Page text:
Tips – Transmission Trouble and Remedies


Slips Out of High Gear
Transmission misaligned with Bell Housing Align transmission case to Bell Housing and Bell Housing to Engine
End play in Main Drive Gear Tighten front retainer or bearing requires bushing
Damaged Pilot Bearing or Front Bearing Replace
Bent Shifting Fork Replace
Interlock Plunger Not in Place Install
Slips Out of Second
Bent Shifting Fork Replace
Worn Gear Replace
Weak Poppet Spring Replace
Interlock Plunger Not in Place Install
Noise in Low Gear
Rear Ball Bearing Broken Replace
Gear Teeth Pitted or Worn Replace Gears
Shifting Fork Bent Replace
Lack of Lubrication Drain and Refill
Slips Out  of Gear
Weak or broken poppet spring Replace
Interlock plunger not in place Install plunger
Transmission gears or bearings worn Replace
Shift fork bent, causing partial gear engagement Replace
Transmission loose on bell housing Tighten
Damaged bell housing Replace
Noise in Low Gear
Rear Ball Bearing Broken Replace
Gear Teeth Pitted or Worn Replace Gears
Shifting Fork Bent Replace
Lack of Lubrication Drain and Refill
Hard Shifting
Interlock plunger missing Remove transmission and transfer case, install interlock
Clutch fails to release Adjust clutch pedal free travel or replace
Gear shift end worn or damaged; binding in housing Replace
Shift plate worn or bent Replace
Shift rods binding in case Replace, check case for damage
Transmission loose on bell housing Tighten
Clutch shaft pilot binding in bushing case or shift housing damaged Replace pilot bushing, measure pilot end for tolerance, examine housing
Grease Leaks into Bell Housing
Cup missing from shifter rail Replace
Gasket Broken Front Bearing Retainer Replace
Transmission Case Overfilled with Lubricant Drain off to proper level
Excessive Noise
Incorrect driving practice Correct practice
Insufficient lubricant Add lubricant
Incorrect lubricant Correct practice
Gears or bearings broken or worn: shift fork bent; gears worn on spline Examine and replace faulty parts
Overheated transmission Check lubricant grade and supply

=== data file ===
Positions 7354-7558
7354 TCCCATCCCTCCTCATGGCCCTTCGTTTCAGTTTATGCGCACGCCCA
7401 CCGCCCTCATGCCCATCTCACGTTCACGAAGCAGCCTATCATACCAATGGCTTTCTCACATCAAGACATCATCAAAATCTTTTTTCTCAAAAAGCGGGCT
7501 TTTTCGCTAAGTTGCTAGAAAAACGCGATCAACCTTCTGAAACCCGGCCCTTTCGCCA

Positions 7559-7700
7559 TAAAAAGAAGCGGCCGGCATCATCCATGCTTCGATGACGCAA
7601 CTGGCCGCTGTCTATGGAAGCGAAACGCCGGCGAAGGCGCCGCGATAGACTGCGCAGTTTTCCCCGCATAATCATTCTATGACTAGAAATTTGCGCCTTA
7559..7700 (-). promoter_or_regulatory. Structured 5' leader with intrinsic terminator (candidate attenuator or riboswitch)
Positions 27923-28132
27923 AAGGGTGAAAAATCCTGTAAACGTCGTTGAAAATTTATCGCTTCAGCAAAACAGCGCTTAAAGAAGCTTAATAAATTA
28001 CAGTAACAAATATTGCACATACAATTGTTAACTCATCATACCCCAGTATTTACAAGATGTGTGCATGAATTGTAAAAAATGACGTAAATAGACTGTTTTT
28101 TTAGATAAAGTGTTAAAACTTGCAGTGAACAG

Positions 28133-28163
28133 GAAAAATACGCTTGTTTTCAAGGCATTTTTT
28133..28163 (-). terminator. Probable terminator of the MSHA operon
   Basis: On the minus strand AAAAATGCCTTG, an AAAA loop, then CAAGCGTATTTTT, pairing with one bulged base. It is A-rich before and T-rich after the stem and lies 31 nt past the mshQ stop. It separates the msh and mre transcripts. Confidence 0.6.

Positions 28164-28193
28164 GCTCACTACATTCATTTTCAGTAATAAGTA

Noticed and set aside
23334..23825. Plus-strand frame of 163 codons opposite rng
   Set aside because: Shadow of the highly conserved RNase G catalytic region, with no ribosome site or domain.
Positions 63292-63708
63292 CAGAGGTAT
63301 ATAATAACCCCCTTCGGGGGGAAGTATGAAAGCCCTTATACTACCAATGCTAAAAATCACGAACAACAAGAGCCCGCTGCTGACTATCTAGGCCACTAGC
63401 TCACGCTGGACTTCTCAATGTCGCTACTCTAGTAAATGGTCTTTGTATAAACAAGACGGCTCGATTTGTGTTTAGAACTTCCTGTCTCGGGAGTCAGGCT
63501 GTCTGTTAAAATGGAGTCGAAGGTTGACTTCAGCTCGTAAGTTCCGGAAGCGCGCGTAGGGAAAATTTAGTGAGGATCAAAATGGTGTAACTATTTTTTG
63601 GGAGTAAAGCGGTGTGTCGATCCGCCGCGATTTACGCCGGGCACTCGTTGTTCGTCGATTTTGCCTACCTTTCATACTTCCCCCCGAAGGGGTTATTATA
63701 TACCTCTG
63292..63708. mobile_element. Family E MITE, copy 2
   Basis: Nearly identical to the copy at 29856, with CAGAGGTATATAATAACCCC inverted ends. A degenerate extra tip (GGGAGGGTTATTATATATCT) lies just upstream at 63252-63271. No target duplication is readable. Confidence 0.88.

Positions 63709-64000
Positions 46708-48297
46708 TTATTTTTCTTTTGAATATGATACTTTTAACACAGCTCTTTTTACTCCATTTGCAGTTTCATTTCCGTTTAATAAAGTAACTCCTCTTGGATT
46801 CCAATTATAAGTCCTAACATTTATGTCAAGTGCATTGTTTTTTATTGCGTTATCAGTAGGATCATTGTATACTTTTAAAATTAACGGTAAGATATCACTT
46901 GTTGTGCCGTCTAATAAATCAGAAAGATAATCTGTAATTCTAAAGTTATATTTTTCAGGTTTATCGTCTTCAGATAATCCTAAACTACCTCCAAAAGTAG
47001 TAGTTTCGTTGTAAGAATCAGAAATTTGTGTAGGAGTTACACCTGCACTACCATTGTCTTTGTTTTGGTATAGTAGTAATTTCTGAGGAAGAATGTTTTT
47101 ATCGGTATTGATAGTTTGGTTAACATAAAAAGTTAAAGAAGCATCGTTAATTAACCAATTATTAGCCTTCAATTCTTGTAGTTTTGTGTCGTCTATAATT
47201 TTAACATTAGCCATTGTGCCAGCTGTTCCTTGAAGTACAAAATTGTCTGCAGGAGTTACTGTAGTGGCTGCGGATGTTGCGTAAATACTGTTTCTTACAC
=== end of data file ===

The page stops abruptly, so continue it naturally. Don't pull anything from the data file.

Loss of Lubricant
Worn or damaged seals or gaskets Replace
Overfilled with lubricant Drain to proper level
Pumping lubricant from transfer case Install recessed spacer and internal seal
Loose bolts and screws Tighten
The synchronizer contains brass parts that wear more readily than steel. These parts have the responsibility to help keep your transmission from grinding gears and eliminating the need to “double clutch.” Of course, in a 60 year old transmission it could be that you have a combination of issues, all related to wear and abuse. This wear and abuse can be rapidly caused by using the “wrong” type of gear lube. Another issue is noise. Some jeep enthusiasts are convinced that a jeep transmission has to be noisy. They believe that they all are noise makers. That is just not true! Using new gears and shafts, your “like-new” transmission will be quiet. Of course, the T84J is not going to be as quiet as a transmission in a modern car but it will be a huge improvement. When I had my full enclosure set up on my jeep I would need to wear ear plugs with the cacophony of noise coming from the transmission. After rebuilding my transmission with new gears and shafts—no longer do I need the earplugs. My philosophy is “if in doubt, replace the part”. It is a false economy to rebuild your transmission and not to replace questionable parts. Of course that doesn’t mean you have to replace every part but you want to carefully measure or examine the parts for wear and tear. With a modicum of care and maintenance, the rebuilt transmission will last a long time. Source: TM 10-1349, Change 1, May 1, 1943 and Trouble Shooting And Rebuilding The T-84J